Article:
In 1995, a study was conducted to determine the deterrent value of various crime prevention factors for convenience stores. These variables included how much cash was kept on site, retreat distance, police patrolling, an armed clerk, and so forth. The researcher interviewed robbers and asked them to rank the most important factors in deciding whether or not to commit the robbery. Of 11 factors, a camera system ranked tenth and video recording, eleventh. These findings were compared to a similar study that was conducted in 1985: the rankings had hardly changed. The finding was also similar to the results from a study completed in the 1970s. The top two reasons a robber would decide against holding up a store were too little money kept on site and a long or complicated escape route.
Another phenomenon that could be at play in determining if CCTV deters crime is something called the Hawthorne Effect (or variously, the Westinghouse Effect), a term coined by a study conducted in 1939 at the Hawthorne Plant of Western Electric Company. Efficiency experts wanted to determine the optimal working conditions for maximum production. Among various techniques, the researchers found that increasing lighting increased production. But there was a surprise. When they later reduced lighting levels to bracket peak efficiency—to the point that workers couldn’t see (some even brought in lamps from home)—production still increased. The explanation is a variant of the famous Heisenberg Uncertainty Principle, well known to Star Trek fans. The Principle states that “the act of observing alters that which is being observed.” This can occur in various ways. There may be direct interference. There can be unconscious bias in reading or collecting the data. There can be factors interacting with the situation that are undiscovered.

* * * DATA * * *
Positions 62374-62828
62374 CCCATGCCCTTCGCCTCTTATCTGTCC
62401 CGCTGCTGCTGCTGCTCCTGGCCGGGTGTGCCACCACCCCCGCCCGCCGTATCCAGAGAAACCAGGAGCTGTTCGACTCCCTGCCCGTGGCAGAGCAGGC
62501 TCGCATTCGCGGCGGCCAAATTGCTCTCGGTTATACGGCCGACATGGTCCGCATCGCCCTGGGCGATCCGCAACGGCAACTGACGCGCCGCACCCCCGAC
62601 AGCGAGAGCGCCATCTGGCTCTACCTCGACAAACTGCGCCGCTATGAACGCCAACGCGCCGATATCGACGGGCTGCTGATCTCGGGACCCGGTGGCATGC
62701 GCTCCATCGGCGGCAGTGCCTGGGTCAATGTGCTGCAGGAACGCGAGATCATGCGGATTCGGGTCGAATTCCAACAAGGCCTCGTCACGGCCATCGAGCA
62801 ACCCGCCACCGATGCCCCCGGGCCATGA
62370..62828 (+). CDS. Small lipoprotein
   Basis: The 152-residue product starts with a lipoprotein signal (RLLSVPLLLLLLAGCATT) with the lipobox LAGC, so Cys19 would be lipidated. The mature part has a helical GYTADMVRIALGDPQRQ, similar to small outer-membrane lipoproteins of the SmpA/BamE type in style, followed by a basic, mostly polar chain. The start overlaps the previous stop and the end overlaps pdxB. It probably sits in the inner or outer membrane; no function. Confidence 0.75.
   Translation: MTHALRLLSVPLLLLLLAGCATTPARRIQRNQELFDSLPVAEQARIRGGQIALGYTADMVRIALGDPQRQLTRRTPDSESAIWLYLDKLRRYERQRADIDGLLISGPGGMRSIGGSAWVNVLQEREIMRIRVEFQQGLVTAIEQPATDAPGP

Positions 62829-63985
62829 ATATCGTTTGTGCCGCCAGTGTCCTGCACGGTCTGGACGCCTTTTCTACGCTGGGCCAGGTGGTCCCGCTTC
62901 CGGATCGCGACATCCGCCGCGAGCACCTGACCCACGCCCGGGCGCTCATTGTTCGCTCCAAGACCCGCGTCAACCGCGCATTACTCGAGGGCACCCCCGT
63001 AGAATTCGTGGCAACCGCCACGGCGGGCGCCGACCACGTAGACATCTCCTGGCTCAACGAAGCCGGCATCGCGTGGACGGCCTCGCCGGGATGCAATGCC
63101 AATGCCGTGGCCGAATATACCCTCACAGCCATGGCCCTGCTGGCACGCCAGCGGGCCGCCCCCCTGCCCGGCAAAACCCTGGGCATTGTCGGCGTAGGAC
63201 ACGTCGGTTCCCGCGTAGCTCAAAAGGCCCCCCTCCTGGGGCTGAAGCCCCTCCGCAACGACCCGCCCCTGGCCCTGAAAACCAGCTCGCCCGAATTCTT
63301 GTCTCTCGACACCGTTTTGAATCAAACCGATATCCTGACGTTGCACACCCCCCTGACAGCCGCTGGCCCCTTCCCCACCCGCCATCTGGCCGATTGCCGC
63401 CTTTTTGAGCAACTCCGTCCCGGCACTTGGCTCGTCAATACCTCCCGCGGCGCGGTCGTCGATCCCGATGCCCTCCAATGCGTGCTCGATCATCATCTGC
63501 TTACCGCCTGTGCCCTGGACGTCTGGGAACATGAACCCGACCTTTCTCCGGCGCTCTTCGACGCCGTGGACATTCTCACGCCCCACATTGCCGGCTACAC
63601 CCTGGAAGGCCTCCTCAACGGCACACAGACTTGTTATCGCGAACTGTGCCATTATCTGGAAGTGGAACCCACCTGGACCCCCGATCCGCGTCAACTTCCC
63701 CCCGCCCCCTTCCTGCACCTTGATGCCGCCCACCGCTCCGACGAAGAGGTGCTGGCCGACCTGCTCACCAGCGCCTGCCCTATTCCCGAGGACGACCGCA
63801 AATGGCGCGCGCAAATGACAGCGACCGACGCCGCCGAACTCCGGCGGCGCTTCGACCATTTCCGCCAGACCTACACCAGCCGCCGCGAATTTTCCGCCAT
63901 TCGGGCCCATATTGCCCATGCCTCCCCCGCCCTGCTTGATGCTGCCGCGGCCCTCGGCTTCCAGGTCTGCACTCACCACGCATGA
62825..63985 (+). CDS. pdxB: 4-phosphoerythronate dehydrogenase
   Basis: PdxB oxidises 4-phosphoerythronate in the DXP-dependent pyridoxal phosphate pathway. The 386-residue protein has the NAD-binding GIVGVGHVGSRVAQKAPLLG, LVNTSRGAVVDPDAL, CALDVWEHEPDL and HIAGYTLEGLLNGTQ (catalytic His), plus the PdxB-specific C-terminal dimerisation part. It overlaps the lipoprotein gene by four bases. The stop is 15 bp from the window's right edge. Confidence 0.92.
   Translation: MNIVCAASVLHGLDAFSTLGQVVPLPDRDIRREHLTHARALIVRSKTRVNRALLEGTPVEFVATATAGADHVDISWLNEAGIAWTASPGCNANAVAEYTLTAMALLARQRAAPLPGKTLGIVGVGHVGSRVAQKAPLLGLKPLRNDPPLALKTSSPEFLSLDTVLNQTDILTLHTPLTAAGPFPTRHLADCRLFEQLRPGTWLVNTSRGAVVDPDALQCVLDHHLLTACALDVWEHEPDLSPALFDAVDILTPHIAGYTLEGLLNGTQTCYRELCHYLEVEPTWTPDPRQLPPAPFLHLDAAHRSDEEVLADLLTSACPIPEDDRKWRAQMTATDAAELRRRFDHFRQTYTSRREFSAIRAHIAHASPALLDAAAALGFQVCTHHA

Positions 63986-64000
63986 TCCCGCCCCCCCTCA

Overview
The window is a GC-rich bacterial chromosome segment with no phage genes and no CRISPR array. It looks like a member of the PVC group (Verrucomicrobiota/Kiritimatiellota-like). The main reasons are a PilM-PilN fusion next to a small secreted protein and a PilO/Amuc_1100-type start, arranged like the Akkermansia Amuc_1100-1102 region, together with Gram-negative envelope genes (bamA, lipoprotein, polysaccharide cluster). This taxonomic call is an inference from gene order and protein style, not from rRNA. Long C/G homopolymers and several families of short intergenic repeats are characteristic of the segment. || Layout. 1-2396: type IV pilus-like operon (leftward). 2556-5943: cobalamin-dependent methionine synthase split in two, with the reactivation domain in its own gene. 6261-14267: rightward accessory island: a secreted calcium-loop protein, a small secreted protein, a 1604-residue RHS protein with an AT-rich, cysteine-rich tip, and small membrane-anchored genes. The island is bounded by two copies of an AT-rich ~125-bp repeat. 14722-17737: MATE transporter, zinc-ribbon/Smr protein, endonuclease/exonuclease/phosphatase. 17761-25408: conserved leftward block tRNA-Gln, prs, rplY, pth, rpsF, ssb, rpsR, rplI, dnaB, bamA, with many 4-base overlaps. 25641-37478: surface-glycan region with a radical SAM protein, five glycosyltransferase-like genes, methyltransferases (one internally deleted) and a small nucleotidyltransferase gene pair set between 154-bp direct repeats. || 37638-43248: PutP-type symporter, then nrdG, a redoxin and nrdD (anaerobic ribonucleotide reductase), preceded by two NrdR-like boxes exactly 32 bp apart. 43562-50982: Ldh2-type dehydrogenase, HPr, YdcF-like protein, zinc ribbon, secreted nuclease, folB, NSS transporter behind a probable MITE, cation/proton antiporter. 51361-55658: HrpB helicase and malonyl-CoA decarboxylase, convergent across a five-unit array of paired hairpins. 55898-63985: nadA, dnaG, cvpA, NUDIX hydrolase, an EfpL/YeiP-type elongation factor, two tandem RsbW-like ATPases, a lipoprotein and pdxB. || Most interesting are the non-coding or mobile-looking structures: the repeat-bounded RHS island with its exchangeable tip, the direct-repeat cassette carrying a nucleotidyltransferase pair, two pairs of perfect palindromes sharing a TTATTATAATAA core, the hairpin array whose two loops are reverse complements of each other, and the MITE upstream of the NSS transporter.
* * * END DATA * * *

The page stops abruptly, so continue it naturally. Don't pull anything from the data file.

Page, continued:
Washington, D.C., conducted a number of lighting studies following the city-wide riots in April 1968 following the Martin Luther King Jr. assassination. They wanted to learn what type of lighting was best to fight crime: low-pressure sodium, high-pressure sodium, mercury vapor, metal halides, etc. The study seemed to demonstrate that all lighting reduced crime.